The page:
The final step of cationically wet processing this sample was to remove the excess liquid. Since the volume of the slurry was large and the solids content low and filtration by vacuum in Buchner funnels would take a long time, the slurry solids was increased by centrifuging several portions of the slurry in the SORVALL centrifuge at 9500 r.p.m. until clear supernatants were obtained. The clear supernatants were poured out and discarded and the sediments formed during centrifugation were mixed into the original slurry, thereby increasing its solids content. This higher solids slurry was then filtered under vacuum on several Buchner funnels, in an amount equal to 200 g of dried kaolin.
The filter cakes were removed from the funnels and dried at 180° F. for 4 hours and double pulverization in a MIKRO-SAMPLMILL using the 0.039" round hole screen followed.
The particle size distribution of the cationically processed hydrous kaolin product was: 95% <2 micrometers, 81% <1 micrometer, 50% <0.5 micrometer, 0% <0.2 micrometer, and the median size was 0.50 micrometer. Block brightness of the pigment was 85.4%.
For purposes of comparison, an anionically processed pigment was prepared by following the same wet processing steps used to produce the previously made cationic pigment, but using an anionic primary dispersant. Processing steps included slurry makedown with a primary dispersant, degritting, fractionating, and filtering. Processing sequence, equipment, addition rates, and mixing speeds to process the anionically dispersed system were the same as those used for the previously processed cationically dispersed system.
In the initial step of slurry makedown with a primary dispersant, sodium silicate (37.7% active aqueous solution) was added to the deionized water in the amount of 0.20% based on the dried weight of the crude kaolin (5000 g). The crude kaolin was added to the diluted sodium silicate solution which resulted in 45% solids slurry and the slurry pH was 8.6. After degritting, the <325 mesh yield was 83.2% and the slurry contained 33.3% solids. Two gravitational sedimentations to obtain the <1 micrometer size kaolin particles were carried out by diluting the degritted slurry to 15% solids with deionized water. After the initial fractionation the sediment was diluted to 15% solids and the slurry was settled again. Yield of the combined fine fractions was 64.1% and the pH of the slurry was 8.3. The next step in processing was to remove the excess liquid by filtration. To speed filtration, the fine fraction slurry was flocculated by adding sulfuric acid (10% active solution) in an amount sufficient to reduce the pH to 3.5. After permitting the flocculated slurry to stand overnight, the kaolin flocs settled and the clear supernatant was poured out and discarded. The concentrated slurry was then filtered on several Buchner funnels (200 g dry kaolin each). Each filtercake was rinsed twice with 200 ml of deionized water after which they were dried at 180° F. for 4 hours and pulverized with two passes through the MIKRO-SAMPLMILL using the 0.039" round hole screen.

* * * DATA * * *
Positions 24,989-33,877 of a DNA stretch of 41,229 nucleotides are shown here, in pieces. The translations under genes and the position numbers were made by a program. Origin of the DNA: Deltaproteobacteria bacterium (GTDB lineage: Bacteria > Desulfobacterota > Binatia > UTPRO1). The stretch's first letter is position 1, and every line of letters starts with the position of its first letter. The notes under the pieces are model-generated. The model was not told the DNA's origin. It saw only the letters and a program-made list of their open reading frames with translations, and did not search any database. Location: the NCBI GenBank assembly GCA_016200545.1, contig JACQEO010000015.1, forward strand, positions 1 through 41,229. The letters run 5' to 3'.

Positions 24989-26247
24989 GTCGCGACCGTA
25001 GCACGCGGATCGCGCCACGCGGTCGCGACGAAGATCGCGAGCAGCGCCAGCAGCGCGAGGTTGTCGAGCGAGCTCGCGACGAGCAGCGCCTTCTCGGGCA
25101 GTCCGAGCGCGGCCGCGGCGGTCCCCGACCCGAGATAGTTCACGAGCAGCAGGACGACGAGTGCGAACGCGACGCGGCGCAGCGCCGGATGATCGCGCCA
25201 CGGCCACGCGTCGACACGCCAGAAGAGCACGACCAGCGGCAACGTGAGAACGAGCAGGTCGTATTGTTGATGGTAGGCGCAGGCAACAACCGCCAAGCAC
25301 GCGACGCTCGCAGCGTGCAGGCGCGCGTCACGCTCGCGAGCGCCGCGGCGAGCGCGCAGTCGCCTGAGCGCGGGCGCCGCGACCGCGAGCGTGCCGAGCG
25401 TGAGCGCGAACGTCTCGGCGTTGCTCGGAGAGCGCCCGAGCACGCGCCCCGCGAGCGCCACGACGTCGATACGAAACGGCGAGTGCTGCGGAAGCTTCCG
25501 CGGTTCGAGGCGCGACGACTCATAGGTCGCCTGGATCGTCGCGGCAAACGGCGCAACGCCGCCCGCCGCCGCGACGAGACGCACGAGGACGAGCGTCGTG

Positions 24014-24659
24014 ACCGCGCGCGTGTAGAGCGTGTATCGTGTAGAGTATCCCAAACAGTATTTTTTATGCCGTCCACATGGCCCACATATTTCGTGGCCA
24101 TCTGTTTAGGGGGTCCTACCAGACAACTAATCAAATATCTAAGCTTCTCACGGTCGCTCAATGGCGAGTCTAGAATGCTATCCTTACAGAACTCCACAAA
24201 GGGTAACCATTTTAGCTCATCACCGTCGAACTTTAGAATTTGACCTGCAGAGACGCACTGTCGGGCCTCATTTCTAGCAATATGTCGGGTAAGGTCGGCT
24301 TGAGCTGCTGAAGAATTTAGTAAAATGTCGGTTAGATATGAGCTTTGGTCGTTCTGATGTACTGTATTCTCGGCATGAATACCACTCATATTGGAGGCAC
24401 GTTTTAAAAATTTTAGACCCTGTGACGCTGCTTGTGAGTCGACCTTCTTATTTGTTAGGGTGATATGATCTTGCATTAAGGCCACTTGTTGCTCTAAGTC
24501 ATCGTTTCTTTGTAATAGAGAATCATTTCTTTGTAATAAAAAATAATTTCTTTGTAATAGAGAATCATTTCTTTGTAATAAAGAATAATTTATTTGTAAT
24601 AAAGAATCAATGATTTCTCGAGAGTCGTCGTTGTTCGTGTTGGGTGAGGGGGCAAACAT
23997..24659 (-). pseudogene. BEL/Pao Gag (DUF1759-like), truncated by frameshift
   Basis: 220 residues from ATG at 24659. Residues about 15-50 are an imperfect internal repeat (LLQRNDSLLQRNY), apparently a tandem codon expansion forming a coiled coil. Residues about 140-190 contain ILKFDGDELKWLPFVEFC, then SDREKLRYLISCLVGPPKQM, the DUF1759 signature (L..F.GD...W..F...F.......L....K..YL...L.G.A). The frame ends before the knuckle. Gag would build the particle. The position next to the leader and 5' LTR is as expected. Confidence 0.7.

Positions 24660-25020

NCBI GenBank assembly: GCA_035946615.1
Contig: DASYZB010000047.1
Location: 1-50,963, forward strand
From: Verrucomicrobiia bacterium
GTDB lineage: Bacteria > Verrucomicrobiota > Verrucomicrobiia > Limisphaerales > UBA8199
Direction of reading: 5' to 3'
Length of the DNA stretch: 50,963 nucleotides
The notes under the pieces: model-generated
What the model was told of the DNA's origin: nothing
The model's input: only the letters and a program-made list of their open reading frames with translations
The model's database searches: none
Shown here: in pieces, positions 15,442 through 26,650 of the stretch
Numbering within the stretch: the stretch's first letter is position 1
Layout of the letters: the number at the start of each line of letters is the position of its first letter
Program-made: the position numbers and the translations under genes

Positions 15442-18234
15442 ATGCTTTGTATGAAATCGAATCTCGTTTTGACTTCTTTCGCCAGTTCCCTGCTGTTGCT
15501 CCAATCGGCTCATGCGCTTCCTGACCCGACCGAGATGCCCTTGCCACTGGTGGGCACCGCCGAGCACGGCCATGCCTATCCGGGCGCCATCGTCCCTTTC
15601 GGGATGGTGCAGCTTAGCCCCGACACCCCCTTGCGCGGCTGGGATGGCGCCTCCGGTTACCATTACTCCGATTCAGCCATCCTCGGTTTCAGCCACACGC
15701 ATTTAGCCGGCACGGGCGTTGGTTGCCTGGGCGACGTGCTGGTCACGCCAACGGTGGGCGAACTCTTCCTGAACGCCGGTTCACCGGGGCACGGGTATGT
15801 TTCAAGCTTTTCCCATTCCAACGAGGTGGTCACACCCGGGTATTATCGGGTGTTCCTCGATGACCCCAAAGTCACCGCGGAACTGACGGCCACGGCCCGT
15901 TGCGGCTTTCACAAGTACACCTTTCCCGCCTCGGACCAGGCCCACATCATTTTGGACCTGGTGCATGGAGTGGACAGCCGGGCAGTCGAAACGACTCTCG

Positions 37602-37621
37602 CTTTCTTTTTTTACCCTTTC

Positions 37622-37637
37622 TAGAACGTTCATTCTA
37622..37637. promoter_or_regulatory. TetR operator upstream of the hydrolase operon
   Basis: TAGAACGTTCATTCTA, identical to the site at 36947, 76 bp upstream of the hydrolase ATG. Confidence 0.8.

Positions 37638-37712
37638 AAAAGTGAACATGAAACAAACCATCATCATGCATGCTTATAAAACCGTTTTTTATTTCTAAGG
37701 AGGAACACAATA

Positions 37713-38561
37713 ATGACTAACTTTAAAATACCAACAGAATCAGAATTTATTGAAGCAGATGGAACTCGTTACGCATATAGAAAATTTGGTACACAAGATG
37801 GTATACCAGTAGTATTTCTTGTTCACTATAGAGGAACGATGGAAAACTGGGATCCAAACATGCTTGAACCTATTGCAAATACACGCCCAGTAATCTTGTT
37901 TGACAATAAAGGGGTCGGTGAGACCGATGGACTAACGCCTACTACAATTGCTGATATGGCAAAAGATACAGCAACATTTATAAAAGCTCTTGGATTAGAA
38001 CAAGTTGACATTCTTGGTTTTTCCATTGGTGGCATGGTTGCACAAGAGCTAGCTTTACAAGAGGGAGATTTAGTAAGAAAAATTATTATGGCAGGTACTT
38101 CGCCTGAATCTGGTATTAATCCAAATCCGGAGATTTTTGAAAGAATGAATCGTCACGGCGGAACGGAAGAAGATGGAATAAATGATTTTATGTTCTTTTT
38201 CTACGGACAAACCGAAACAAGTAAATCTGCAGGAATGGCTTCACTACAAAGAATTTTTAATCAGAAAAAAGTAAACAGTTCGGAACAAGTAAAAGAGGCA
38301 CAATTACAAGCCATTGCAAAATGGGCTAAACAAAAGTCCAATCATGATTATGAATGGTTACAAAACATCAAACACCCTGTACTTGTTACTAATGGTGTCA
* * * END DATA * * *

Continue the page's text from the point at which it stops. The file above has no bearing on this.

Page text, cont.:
The particle size distribution of the anionically processed hydrous kaolin product was: 98% <2 micrometers, 93% <1 micrometer, 75% <0.5 micrometer, 33% <0.2 micrometer, and the median size was 0.28 micrometer. Block brightness was 85.7%.
Tests were carried out to compare the effect of cationic and anionic wet processing on the properties of calcined kaolin opacifying pigment obtained by calcining kaolin products obtained in Examples 1 and 2. The objective was to determine whether cationic processing would influence significant properties of the calcined pigment such as brightness, opacification, abrasion and printing properties.